I'm not sure at what point or how it happened that things like Prince William and Kate Middleton's wedding are the only international events that can hold the attention of the American public for more than 30 seconds. When I watch the Today Show in the morning, at least 3 or 4 segments are devoted every day to the event, with the countdown until the royal wedding having started about 2 months ago. Skimmed over are the earthquakes, nuclear threats, mine collapses, and casualities of the many wars all around the world, as they delve into speculation on who will be designing Kate's dress and what the guests will be eating at the reception.

Perhaps this fleeting interest in international events is taught in schools or perhaps in the homes. I'm not sure. Perhaps this indifference is ingrained unintentionally with the intense obsession on celebrities and reality TV. I remember as a 10th grade student in Colombia our final exam in debate class being a month-long study and debate about the effects of the Aswan High Dam in Africa. As teenagers we would often sit around and casually discuss politics and world events, even outside the classroom. I don't mean to imply that we were more elite in our way of thinking, but I wonder what has led to the gap of disconnect between then and now.

It scares me to think that my children might develop that same level of casualness about world events. It's as though there is some invisible barrier that makes everything outside our borders unimportant, only worth the 5 second spotlight given on the local news and at times even sadistically mocked on the Jay Leno show.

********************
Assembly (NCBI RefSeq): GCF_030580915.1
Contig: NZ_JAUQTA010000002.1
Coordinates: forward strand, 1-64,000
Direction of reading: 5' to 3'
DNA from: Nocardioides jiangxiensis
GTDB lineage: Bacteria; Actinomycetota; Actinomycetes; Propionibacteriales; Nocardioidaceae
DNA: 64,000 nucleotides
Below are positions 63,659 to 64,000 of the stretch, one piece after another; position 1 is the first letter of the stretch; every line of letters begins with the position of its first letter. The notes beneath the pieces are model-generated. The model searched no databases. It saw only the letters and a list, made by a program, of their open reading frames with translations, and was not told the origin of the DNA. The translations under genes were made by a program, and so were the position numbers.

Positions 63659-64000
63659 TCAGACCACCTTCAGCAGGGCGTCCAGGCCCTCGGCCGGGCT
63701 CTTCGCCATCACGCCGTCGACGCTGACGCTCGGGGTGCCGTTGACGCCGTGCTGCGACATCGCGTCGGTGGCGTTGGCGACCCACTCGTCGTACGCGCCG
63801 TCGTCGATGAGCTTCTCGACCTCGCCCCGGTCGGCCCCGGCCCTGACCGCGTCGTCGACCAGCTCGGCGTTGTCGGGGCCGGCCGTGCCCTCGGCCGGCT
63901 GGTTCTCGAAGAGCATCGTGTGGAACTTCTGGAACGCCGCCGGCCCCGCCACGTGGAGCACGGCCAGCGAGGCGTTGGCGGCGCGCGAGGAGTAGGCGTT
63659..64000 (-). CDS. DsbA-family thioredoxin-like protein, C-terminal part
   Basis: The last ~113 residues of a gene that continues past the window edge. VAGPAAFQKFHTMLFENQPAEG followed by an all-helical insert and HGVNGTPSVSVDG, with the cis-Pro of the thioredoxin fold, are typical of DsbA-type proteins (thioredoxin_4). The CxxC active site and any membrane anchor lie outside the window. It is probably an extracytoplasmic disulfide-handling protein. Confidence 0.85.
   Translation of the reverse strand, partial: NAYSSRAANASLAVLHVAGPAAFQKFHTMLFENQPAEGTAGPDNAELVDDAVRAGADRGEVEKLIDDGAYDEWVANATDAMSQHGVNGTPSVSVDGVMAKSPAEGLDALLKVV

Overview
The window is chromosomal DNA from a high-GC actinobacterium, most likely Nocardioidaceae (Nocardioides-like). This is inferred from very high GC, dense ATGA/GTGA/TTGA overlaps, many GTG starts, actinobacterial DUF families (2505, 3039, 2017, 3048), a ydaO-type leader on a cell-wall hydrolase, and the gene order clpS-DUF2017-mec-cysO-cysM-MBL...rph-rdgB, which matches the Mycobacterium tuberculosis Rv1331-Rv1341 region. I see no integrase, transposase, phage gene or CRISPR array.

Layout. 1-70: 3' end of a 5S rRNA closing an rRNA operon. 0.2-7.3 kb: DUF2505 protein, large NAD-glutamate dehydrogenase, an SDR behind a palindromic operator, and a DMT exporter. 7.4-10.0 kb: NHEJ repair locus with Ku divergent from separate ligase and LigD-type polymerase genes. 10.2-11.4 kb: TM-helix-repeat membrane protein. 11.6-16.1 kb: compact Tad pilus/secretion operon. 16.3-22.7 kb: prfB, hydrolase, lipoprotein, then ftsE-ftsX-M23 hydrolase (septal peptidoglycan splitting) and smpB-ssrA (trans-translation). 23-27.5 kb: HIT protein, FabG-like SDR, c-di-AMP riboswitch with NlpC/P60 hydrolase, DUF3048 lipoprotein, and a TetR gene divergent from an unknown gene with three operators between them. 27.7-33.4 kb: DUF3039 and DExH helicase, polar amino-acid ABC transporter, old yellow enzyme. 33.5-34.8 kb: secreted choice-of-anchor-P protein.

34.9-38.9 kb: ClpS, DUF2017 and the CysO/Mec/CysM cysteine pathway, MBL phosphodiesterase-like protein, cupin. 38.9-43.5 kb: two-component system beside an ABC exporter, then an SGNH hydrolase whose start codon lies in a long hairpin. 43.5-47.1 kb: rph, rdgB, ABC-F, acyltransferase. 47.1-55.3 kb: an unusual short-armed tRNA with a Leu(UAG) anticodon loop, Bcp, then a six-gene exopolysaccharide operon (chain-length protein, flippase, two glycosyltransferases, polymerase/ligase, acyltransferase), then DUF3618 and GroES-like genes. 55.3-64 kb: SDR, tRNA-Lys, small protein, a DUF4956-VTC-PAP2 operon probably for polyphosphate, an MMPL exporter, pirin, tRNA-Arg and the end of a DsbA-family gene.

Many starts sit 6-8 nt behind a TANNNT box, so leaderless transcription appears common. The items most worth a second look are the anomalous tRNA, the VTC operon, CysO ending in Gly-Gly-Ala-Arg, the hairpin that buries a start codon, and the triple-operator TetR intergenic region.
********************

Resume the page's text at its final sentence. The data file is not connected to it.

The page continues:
I realize some may say, "Well this is local news and it's serving it's purpose. If you want world news, watch CNN." But I can't help but think what kind of difference it would make if the common, non-cable subscribing population were more clued into the fact that guerillas are not large banana-eating primates in the jungle. That people in Mexico don't speak Mexican, they speak Spanish- and people in Brazil don't speak Brazilian, they speak Portuguese. And that there really is some valid reason to know, care, discuss and even act on what goes on outside our borders.

Wednesday, April 20, 2011

Exercise and Pregnancy

Finishing the Beat Coach Pete 5k with the kids a couple weeks ago. It was Camden and Luke's first 5k and they did great.

I am so sore today. I've been doing the penguin waddle all day (very similar to the pregnant waddle). When I was in the gym yesterday, I overdid it on the leg extensions and shoulder press so my quads and deltoids have been absolutely killing me. For once it's nice to be waddling not because of my protruding belly, loosey-goosey hips, or other areas that I will avoid mentioning.

I find that no matter how hard I try, there will always be things that I do that people will raise their eyebrows at or mutter about, and exercising, pregnant or not, has definitely been one of those for me. When I'm in the weight room lately, a number of people watch my every move and not a day goes by that I don't get a comment or two- some admiring, some reprimanding- about being in the gym while sporting my big gut.

I feel so blessed to have had the physical capacity during this pregnancy to exercise so far into it. I've had pregnancies in the past where it took all of my strength just to get through the day and exercising was the furthest thing from my mind. I think Heavenly Father knew I needed to feel in control of my life enough to at least be able to make it to the gym to get through this pregnancy. I've needed to exercise during this pregnancy more than ever before for my sanity and feeling of well-being.

I find it interesting that about half of the people approve and give encouraging remarks while the other half shake their heads as though I were giving vodka to the child in my womb.

I've found though, that if your house is too clean, some will say you're a perfectionist who is depriving your children of a normal, care-free childhood. But if you're house is too dirty, then you're a slob who needs to get their act together before they call DCFS.

If you're too fit, people will say you're self-centered and spend too much time on yourself. But if you're too fat, then you need to get off your butt and teach your children the importance of a healthy lifestyle with exercise and nutrition.